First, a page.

Social media can be a marketer's best friend or worst enemy. Consider the year's social media-fueled nightmares.
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No year would be complete without a roundup of memorable social media meltdowns, from Facebook faux pas to epic Twitter tirades. We're not talking about ill-considered pictures, or posts that reveal you skipped the family picnic and lied about it. We're talking about big brands -- with much to lose.
Brands had plenty of opportunities to learn from last year's mistakes. In 2012, Chick-Fil-A found itself engulfed in two social media disasters after its CEO famously spoke out against same-sex marriage. Facebook users promptly plastered its page with comments denouncing the restaurant chain, and it later fielded accusations that it created a fake Facebook account to come to the company's defense.
In 2012, KitchenAid caused a stir after an employee mistakenly posted an anti-Obama tweet under the corporate Twitter account during the first presidential debate. It read: "Obamas gma even knew it was going 2 be bad! She died 3 days b4 he became president. #nbcpolitics." To the company's credit, it quickly deleted the tweet and issued an apology.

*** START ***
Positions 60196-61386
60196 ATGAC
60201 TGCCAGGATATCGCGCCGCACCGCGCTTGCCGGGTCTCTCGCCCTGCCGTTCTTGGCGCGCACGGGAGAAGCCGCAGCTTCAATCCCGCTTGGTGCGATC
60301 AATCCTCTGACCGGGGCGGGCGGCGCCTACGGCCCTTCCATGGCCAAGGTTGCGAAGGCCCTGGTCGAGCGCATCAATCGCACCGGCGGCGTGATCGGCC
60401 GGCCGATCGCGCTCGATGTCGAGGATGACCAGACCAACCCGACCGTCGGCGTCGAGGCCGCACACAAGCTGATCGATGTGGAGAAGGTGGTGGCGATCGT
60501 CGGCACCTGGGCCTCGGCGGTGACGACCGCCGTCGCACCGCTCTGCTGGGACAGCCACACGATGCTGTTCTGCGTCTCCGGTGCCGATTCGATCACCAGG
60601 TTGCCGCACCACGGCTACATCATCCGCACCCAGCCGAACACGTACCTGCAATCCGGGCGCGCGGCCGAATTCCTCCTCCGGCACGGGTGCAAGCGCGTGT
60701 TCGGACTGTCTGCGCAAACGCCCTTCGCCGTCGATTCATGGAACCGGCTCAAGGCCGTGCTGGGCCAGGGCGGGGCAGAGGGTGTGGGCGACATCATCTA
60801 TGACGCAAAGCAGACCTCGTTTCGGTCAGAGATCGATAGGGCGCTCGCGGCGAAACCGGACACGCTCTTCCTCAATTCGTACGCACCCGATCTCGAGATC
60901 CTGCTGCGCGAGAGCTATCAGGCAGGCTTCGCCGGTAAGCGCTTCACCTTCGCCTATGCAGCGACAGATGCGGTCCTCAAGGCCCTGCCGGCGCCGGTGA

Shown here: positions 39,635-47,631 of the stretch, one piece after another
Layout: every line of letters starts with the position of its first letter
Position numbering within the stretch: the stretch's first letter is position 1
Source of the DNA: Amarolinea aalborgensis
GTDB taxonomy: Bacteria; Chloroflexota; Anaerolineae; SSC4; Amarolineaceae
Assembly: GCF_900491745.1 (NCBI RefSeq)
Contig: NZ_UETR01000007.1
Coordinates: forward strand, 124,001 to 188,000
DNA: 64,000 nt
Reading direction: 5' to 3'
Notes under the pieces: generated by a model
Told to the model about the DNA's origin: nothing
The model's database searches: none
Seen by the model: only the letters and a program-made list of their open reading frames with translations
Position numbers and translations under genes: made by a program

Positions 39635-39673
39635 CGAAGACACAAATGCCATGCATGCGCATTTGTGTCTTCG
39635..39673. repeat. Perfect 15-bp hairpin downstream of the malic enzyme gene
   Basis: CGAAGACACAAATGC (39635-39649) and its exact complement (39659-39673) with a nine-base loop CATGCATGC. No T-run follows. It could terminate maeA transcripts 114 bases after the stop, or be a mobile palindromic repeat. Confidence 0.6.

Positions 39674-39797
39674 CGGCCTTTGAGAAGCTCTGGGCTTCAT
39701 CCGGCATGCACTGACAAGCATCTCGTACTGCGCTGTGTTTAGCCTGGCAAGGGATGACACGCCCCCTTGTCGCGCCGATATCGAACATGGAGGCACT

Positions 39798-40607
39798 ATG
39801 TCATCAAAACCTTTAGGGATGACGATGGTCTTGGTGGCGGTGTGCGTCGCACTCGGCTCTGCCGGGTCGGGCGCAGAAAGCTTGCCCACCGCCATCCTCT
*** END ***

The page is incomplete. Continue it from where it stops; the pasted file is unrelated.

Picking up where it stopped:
And then there were the brands that attempted -- in poor taste -- to capitalize on 2012's current events. Online store CelebBoutique posted a promotion on Twitter during the Aurora, Colo., shooting encouraging followers to purchase its Kim Kardashian-inspired dress, which was named "Aurora." And both American Apparel and Gap posted tweets during Hurricane Sandy encouraging followers to shop online if they were bored.
This year, however, brands committed some of the same social media mistakes: rogue employees posting to social networks, tasteless promotions during tragedies, and scandals caused by loose-lipped CEOs. 2013 saw a number of new and noteworthy social media scandals, too.
Take, for example, the disgruntled British Airways customer who made headlines in September after he took matters into his own hands by digging deep into his pockets.
Twitter user Hasan Syed, who was frustrated over British Airways' inaction after losing his father's luggage, spent $1,000 to promote a tweet in New York City and the United Kingdom slamming the airline. The tweet, which was seen by nearly 77,000 people, according to a screenshot Syed posted, read: "Don't fly @BritishAirways. Their customer service is horrendous."
When British Airways finally replied to Syed's tweets, it apologized for the delay and informed him that the company's "Twitter feed is open 0900-1700 GMT." Syed's reply: "How does a billion dollar corp only have 9-5 social media support for a business that operates 24/7?" A valid question, no doubt. Syed and British Airways reportedly connected later to resolve the missing luggage issue.